In search of the protagonists of Spanish participation in the opium trade, Permanyer-Ugartemendia has introduced various actors and trading houses from different geographical backgrounds and social positions. They include famous commercial names such as Manuel de Agote, José de Azcárraga or Francisco Xavier de Yrisarri, Manuel Larruleta (the factor in Calcutta) and other RCF members such as José de Mendieta and José María Uriarte. However, only those involved with British (e.g., Jardine, Matheson & Co.) and U.S. (e.g., Mackintosh & Co.) trading companies seemed to have benefitted from the opium trade. Yet their activities stimulated Manila’s overall economy. The city developed as a potential center of opium redistribution in the 1820s, as records on junks with opium to Quanzhou and Canton suggest. In light of age-old Fujianese mercantile shipping, Manila’s popularity as a potential hub for opium trade is less surprising than it may seem at first.
Chapter 5 (Crecimiento y caída) traces the crisis of the year 1825 when financial problems had driven Spanish merchants from Manila into debt with British and American companies active in the opium and tea trades in Canton. Quantitative data extracted from various types of correspondence reveal the complex financing practices and capital flows between Spanish (casas privadas españolas) and other Western traders in Canton for the sake of financing opium cargoes from India to China. Yet such negotiations also led to liquidations and bankruptcies on the Spanish side.
Chapter 6 (La herencia española de Jardine, Matheson & Co.) looks particularly at financing patterns of private trade not only between Calcutta, China, and the Philippines in the 1830s, and also at links back to London due to engaging with emerging Canton trade tycoons such as Jardine, Matheson & Co., as records of credit and insurance deals show. Traditionally Philippine-based merchants such as Gabriel de Yruretagoyena or Eugenio de Otadui invested in Chinese commodities such as tea or silk, but surviving fragmentary registers also show regular acquisitions of opium cargoes. Carefully researched commercial flows suggest blurring institutional boundaries between colonial trade, country trade, and Canton trade for the period prior to the first opium war.
In addition to the ‘thick description’ of business negotiations in Chapters 4 to 6, the epilogue (Chapter 7) displays enormous analytical strength. It discusses the political effects of Spanish opium trade initiatives and consumption in the Philippines, its connections to Manila’s overseas Chinese communities, and eventual changes. While at the end of the eighteenth century, Spaniards (e.g., Agote) showed no interest in participating in the opium trade, a royal prohibition of transporting and consuming opium from 1814 suggests that the drug regularly made its way to the Philippines. Further shifts included permission to cultivate and export opium from the Philippines in 1828, the transformation after 1843 into a monopoly of the colonial state under special legalization, and consumption restricted to Chinese residents in the 1840s. Nevertheless, opium always remained a small part of the colonial income.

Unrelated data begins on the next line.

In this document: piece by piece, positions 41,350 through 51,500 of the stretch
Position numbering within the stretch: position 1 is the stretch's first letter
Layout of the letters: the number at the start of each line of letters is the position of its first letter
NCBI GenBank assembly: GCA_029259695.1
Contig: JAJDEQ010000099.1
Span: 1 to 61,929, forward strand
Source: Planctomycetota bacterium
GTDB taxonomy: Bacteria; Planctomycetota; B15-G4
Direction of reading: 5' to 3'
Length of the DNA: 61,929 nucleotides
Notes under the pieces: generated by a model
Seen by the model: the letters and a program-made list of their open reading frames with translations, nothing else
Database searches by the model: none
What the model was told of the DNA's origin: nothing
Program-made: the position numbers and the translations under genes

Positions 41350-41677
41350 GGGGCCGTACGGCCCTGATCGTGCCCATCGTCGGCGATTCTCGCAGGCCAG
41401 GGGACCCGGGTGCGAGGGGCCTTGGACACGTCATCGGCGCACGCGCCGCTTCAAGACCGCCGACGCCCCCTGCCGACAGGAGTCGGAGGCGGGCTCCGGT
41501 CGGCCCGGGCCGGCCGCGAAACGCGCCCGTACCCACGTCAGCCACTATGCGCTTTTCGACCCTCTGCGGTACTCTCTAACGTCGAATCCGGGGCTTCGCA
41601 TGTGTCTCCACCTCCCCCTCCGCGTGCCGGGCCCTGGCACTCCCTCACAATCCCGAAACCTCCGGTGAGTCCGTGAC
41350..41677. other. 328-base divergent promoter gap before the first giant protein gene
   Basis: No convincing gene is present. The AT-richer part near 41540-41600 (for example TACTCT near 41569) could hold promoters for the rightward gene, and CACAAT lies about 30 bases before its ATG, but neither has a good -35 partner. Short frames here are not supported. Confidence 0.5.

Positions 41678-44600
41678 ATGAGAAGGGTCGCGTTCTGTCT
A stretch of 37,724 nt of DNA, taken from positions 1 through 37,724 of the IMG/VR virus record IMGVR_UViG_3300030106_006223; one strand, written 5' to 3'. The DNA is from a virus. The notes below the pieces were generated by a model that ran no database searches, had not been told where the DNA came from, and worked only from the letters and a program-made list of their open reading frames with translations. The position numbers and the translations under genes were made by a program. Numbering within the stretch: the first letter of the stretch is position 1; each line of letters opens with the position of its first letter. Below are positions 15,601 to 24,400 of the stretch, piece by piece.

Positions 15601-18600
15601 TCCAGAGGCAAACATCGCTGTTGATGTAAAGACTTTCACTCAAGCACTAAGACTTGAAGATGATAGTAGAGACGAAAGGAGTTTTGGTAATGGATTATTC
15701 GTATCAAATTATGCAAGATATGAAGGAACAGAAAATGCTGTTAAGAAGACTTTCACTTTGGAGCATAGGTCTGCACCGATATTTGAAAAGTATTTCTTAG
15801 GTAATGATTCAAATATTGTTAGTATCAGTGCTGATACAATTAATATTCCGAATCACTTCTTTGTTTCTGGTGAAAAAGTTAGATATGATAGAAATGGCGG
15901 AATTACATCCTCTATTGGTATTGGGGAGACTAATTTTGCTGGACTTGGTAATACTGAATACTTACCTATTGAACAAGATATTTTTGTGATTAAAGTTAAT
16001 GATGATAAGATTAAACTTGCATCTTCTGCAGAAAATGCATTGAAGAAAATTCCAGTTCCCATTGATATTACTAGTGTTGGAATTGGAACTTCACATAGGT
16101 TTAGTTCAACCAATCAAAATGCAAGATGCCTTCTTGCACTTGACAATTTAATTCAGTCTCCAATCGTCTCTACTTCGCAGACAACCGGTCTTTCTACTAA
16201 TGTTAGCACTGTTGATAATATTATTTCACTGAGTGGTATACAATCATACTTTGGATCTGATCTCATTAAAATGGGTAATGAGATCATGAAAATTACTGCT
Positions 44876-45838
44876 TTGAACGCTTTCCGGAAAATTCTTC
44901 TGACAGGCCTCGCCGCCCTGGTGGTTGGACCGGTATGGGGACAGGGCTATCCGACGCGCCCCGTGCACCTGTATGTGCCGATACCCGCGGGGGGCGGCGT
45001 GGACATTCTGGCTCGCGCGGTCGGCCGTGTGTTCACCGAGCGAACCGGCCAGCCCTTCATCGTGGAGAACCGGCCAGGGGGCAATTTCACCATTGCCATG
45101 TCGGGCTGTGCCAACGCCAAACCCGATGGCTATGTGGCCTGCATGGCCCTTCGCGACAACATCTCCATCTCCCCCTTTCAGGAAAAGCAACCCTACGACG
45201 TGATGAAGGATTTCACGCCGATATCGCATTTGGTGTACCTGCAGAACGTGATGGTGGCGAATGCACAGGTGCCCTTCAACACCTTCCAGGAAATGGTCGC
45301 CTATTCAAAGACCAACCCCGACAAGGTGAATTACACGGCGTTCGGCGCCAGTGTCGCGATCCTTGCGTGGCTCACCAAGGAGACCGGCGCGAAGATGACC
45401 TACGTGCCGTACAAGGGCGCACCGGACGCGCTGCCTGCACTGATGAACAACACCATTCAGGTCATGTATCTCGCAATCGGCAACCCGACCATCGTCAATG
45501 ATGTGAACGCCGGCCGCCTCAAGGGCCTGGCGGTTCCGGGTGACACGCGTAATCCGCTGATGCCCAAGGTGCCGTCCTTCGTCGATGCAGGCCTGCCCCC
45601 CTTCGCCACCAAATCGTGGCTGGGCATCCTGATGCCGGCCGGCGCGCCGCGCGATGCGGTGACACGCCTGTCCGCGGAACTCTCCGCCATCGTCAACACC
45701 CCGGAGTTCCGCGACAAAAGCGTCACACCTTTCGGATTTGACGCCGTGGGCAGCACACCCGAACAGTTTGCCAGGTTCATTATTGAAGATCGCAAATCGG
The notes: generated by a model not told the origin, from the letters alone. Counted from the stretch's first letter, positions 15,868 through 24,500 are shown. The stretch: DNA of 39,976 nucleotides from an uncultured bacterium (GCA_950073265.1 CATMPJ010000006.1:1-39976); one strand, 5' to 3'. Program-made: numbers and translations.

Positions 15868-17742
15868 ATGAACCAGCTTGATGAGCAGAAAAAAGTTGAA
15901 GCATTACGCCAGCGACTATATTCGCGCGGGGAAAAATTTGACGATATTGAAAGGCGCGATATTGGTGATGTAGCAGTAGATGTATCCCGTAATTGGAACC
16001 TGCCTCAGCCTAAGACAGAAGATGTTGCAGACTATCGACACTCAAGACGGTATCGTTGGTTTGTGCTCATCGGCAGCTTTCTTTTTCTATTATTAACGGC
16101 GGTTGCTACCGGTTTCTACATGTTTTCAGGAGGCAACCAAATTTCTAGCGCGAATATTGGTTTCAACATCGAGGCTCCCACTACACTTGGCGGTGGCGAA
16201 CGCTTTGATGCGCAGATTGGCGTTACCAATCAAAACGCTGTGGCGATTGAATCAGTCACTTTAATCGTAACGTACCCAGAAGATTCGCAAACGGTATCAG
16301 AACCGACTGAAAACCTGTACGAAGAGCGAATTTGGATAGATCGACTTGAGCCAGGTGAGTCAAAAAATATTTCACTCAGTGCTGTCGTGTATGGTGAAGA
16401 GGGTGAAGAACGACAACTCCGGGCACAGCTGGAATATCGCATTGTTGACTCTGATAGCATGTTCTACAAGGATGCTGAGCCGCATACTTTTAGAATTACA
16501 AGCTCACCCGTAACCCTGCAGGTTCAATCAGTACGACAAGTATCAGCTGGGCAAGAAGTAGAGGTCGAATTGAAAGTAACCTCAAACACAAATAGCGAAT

The conclusion summarizes the key aspects of Philippine Spanish involvement with the opium trade. Permanyer-Ugartemendia re-emphasizes the significance of the Charter Act of 1813 and the heritage of the Manila Galleon trade in terms of an emerging capital market in the Philippines, as well as an increase in private initiatives to answer economic challenges proactively. Next to innovation, internationalization, and the creolization processes within the Philippine economy, the end of the Manila Galleon trade was momentous not only for the Spanish colony in Asia but also for Chinese foreign trade in general.
In an additional 200 pages, the author presents details of his craft and his sources; the latter are systematically documented at the end of the dissertation. Together with meticulous footnote references, ten insightful appendices reflect the overall transparent nature of the work. Extracted from secondary literature, appendices A through C provide information on the trade balance between China and the Western powers, including figures on silver imports and prices for opium. Appendix D presents the names of hong merchants as they appeared in contemporary Western trade records, those merchants’ commercial pseudonyms, and their actual Chinese names. Appendix E introduces the few RCF stationed in Canton, Calcutta, and Manila between 1787 and 1829. Appendix F, entitled “La Real Compañía de Filipinas y el opio,” provides long passages of transcriptions from one of the main sources of the doctoral thesis, the “diaries” (Diario) of Manuel Agote. It features information gathering on the opium trade, prices for opium, balance sheets, and communication with government officials. In a similar fashion, Appendix G introduces records of private trading companies, whereas Appendix H provides transcriptions of texts on opium in the Philippines. Appendix I includes an index of Chinese terms with toponyms and Chinese spelling, yet without Spanish translation or further explanation. The list concludes with an overview of Chinese imperial dynasties including a more detailed overview of emperors for the Ming and Qing periods (Appendix J).
JSPS Postdoctoral Fellow,
Institute for Advanced Studies on Asia
The University of Tokyo
Archivo General de Indias
Archivo Histórico Nacional
Jardine Matheson Archive
National Archives of the Philippines
Real Academia de la Historia
Instituti Universitari d’Historia Jaume Vicens i Vives, University Pompeu Fabra, Barcelona, 2013, 662 pp, Advisors: Dolors Folch Fornesa, Josep Maria Delgado Ribas.
Image: Painting of the factories, circa 1820, with flags of Denmark, Spain, the United States, Sweden, Britain, and the Netherlands. Wikimedia Commons.